I usually go at least once a month. I haven’t been this year. The Red Sox have t done a thing all year to even make me pay attention on tv. But the other day I said we should go to a game just to go. But we observe and analyze the game. 

PitchingFan posted:

I think it is symbolic to going to TopGolf.  MLB has become TopGolf of major sports.  You go and it really has very little to do with golf or golfers.  The last several times I have gone I was surrounded by families that didn't know how to hold, much less swing, a golf club.  They were there for a good time and to have a few laughs and drinks.  The worst one was when we had a bridal party beside us.  These girls were in high heels and had no clue but TopGolf was happy because they had to spend $1,000 on cute little drinks.  I bet they did not hit 100 golf balls in the four hours they were there but they spent a lot of money and seemed to have a great time.  MLB as a whole has become about atmosphere and not baseball at the games.  The owners really don't care what the fans do at a game as long as they are coming and spending money.  My son went to a Braves game a few weeks ago on a Friday night.  He bought nose bleed seats and slowly moved down.  By the end he was sitting right behind dugout.  He said it was packed at the first pitch then slowly the crowd left the seats.  They didn't leave the stadium just the seats.  They were still spending money so MLB loved it.  He got a great seat so he loved it.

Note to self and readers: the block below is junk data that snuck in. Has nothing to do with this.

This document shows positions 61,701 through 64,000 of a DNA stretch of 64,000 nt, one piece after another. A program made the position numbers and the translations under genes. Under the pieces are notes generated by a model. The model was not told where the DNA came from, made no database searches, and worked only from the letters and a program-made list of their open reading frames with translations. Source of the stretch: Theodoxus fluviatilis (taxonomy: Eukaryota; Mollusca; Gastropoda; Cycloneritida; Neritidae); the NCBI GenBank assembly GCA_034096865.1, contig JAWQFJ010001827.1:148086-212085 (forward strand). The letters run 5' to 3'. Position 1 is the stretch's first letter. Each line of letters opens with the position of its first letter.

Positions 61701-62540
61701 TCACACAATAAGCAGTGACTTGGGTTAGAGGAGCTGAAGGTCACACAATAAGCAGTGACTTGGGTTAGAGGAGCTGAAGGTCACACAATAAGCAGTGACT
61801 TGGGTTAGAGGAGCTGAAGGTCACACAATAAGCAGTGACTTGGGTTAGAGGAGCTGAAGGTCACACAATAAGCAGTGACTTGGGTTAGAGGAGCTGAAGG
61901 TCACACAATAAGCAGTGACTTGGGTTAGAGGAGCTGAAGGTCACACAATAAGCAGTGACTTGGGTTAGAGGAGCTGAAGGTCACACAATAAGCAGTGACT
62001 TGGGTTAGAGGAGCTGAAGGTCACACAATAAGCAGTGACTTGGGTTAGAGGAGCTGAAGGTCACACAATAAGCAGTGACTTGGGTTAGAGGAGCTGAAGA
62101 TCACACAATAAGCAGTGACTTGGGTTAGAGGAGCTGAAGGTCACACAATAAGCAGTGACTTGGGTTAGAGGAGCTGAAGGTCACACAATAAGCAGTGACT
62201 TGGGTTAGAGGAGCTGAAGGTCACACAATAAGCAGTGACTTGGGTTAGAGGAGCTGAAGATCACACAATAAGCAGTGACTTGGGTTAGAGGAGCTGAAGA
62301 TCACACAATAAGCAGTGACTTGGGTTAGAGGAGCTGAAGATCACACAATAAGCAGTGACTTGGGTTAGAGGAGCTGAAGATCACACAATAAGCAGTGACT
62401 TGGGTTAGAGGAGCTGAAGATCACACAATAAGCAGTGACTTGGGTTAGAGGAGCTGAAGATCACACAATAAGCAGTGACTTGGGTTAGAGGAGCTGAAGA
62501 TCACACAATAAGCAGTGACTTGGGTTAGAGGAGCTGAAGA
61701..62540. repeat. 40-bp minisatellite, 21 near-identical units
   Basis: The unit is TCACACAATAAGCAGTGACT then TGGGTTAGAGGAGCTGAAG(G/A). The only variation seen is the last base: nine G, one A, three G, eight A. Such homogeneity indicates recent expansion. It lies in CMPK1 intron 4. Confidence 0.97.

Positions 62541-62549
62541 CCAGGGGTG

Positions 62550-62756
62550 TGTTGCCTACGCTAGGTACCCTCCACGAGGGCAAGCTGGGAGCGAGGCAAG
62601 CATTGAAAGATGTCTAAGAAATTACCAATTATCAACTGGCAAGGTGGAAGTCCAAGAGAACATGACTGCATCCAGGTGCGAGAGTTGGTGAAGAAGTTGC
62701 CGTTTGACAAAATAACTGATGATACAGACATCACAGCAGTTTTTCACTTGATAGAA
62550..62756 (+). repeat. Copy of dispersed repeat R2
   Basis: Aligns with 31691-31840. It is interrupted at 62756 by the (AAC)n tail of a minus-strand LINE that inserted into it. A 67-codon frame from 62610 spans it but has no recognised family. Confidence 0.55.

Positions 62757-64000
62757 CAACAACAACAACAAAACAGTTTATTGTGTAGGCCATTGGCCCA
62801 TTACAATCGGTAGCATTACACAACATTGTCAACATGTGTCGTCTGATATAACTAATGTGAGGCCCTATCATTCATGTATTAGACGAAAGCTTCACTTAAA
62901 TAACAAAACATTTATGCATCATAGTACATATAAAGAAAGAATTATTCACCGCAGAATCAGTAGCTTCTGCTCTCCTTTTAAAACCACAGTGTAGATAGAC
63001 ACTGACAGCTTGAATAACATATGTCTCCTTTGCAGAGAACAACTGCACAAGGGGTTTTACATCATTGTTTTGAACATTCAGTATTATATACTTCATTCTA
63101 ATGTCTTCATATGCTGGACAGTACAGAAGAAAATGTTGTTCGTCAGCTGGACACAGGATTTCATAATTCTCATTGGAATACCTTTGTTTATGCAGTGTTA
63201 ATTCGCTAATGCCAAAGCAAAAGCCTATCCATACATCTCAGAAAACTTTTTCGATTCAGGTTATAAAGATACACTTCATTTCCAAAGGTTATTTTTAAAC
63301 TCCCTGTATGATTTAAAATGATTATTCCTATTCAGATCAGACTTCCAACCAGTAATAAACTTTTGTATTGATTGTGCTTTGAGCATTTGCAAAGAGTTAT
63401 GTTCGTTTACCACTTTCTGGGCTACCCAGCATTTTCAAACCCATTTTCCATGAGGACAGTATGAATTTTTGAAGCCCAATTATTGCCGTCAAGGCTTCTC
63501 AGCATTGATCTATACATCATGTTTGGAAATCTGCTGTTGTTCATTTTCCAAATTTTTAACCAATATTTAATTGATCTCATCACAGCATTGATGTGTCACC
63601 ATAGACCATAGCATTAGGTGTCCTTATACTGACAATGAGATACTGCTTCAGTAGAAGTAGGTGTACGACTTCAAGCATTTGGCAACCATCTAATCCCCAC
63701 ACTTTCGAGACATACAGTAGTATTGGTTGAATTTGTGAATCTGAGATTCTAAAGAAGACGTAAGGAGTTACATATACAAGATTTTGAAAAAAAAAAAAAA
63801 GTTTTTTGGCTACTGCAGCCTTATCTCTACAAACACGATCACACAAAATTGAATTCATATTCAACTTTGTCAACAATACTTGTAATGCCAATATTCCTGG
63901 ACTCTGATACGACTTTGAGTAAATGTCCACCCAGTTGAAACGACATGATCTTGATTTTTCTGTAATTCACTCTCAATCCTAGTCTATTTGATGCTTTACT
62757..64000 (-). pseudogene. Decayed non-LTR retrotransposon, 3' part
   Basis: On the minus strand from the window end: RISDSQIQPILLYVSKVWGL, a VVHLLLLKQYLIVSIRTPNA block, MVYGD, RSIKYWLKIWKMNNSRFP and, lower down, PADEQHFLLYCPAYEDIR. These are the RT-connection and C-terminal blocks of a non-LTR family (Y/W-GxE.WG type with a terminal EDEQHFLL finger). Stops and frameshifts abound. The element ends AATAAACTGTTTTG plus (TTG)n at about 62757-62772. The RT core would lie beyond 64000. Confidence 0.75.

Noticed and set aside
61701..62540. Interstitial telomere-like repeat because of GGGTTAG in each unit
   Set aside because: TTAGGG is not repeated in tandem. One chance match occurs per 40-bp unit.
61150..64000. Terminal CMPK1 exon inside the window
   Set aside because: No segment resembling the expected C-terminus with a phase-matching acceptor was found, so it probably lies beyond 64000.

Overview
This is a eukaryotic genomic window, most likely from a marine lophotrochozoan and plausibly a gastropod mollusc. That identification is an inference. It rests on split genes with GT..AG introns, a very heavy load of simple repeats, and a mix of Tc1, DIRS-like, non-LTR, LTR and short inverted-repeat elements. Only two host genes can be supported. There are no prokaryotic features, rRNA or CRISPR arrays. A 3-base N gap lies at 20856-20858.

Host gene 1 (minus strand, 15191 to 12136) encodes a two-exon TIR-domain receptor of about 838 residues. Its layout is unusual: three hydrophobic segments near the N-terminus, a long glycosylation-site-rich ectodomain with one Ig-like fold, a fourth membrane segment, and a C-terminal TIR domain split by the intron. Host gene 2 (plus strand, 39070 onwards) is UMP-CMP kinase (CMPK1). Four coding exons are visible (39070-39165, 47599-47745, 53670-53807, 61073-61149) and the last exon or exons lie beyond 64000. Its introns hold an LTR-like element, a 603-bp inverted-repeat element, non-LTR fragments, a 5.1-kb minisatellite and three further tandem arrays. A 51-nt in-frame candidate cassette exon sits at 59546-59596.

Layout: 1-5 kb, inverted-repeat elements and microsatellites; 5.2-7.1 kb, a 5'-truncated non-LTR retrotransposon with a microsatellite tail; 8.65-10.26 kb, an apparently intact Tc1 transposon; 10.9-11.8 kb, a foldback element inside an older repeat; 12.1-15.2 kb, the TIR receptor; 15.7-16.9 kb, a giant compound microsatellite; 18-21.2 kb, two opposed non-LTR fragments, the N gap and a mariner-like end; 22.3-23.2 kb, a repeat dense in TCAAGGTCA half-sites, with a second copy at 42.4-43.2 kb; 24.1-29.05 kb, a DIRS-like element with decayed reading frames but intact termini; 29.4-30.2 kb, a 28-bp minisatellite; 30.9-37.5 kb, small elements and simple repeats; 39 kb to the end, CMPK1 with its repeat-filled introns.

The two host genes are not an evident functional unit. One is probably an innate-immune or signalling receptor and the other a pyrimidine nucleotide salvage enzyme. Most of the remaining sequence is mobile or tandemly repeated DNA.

This looks to be by design but only time will tell how it works out.